The story itself, when all of the layers or language, and all of the tensions of contradiction are stripped away, is fairly straightforward. Demane is a caravan guard. For much of the length of the book, the caravan has stopped in Mother of Waters, the last city before entering the Wildeeps, an interlude that allows the reader to see something of a cross-section of the world around Demane, although for the most part, the reader is only presented the seedy side of the culture where cheap alcohol, cheap prostitutes, and gambling are the order of the day, and rough justice is handed out to those who transgress against either the law or the customs of the city. But there are also flashbacks to Demane's earlier life among his people in what is regarded as a less civilized land, under the tutelage of his "Aunty", an ancient ancestor who reveals her wisdom to him before vanishing into the stars. Eventually, the caravan sets out through the Wildeeps where it is preyed upon by the beast that has been hinted at throughout the book, eventually forcing Demane to reluctantly embrace his true nature, and make a choice from which there is no return.

The story has a few weaknesses. The narrative wanders and digresses quite a bit, and the actual plot doesn't really get moving until the last quarter of the book or so. The lurching nature of the language, though integral to the story, is sometimes hard to follow. The greatest weakness in the book is its treatment of women: The only real female character of any sort is "Aunty", and she isn't so much a character as she is a plot device. The only other women who appear in the story are either prostitutes in the slums of Mother of Waters or far away wives and mothers who are only mentioned in passing.

With all of the elements thrown into it, plus some rather convoluted use of language, one would think that The Sorcerer of the Wildeeps would be too much of a mess to actually work as a story. Paradoxically, these elements only serve to make the story stronger, resulting in a tale that comfortably alternates between gritty realism and dreamlike fantasy, with a tiny bit of technological sophistication thrown in for good measure. Part romance, part grim cruelty, part epic poetry, and part legendary adventure, this book delivers a fascinating tale that aggregates them all into a bizarre and unsettling, but ultimately delicious whole.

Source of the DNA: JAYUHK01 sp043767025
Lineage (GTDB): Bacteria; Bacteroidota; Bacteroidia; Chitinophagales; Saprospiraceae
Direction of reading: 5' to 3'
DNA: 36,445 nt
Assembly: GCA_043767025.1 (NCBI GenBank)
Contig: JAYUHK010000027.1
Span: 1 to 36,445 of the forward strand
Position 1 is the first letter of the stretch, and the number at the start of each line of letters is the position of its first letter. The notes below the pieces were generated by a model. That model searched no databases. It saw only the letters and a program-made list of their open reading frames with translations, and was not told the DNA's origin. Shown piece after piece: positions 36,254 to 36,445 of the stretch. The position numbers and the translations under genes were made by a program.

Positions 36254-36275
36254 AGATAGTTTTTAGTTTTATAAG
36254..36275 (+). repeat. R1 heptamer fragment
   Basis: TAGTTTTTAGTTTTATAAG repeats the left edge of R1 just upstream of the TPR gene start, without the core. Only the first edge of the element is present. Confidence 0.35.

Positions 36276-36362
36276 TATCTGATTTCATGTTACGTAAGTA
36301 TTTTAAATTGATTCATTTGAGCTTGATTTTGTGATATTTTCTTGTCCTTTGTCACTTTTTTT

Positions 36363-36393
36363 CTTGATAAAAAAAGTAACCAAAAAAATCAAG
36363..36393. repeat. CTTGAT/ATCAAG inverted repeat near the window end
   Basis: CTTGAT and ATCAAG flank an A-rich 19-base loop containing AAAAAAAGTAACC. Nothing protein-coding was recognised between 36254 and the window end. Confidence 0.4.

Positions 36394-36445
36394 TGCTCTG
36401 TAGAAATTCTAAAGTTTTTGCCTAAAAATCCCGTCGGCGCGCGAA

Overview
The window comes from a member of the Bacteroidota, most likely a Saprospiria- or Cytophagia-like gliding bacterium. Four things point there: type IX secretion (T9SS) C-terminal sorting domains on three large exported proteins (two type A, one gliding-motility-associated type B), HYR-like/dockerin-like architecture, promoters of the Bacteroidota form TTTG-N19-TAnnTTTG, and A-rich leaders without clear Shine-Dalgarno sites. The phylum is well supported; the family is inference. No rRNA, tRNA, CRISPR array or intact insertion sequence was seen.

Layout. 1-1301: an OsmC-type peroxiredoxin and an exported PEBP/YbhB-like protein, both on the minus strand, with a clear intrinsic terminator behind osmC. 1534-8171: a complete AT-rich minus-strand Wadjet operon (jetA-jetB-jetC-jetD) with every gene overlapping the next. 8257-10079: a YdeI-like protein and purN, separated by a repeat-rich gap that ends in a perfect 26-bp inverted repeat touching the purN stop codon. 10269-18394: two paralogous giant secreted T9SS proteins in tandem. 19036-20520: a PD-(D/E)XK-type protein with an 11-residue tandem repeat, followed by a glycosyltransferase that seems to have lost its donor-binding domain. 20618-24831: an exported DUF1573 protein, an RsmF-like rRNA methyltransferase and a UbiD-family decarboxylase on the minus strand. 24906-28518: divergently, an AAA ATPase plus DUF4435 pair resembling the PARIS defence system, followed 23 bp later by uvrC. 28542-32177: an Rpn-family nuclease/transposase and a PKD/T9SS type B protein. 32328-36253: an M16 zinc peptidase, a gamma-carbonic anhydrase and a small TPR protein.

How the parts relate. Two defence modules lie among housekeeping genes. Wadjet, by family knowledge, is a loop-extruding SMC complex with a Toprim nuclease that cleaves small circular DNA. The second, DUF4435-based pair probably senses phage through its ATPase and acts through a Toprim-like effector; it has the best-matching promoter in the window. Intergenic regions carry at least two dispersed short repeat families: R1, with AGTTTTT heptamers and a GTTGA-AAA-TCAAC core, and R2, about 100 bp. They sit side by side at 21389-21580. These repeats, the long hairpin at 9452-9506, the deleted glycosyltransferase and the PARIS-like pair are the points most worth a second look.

Potential 2016 Hugo Nominees

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  1. I don't know that this is for me, I'm so finicky when it comes to sci-fi. I gathered it worked for you, for the most part.

    1. @fredamans: It works in some ways in the same way that the novel Dhalgren works. It kind of doesn't make direct sense, but the themes and overarching sense of the story end up coming together into a coherent whole anyway.

  2. Great review, Aaron! It really was such a weird mishmash, yet overall it worked for me. But I listened to the audiobook, so it was kinda confusing at first. I believe reading it would've been a bit less confusing..

    1. @Kendall: Thanks. I don't use audiobooks - I just can't focus on a spoken word story well enough to listen to an audiobook - so I don't know how it would have worked as one. It is still a kind of confusing mish-mash even as a written work, but it is also brilliant, and that's what counts in the end.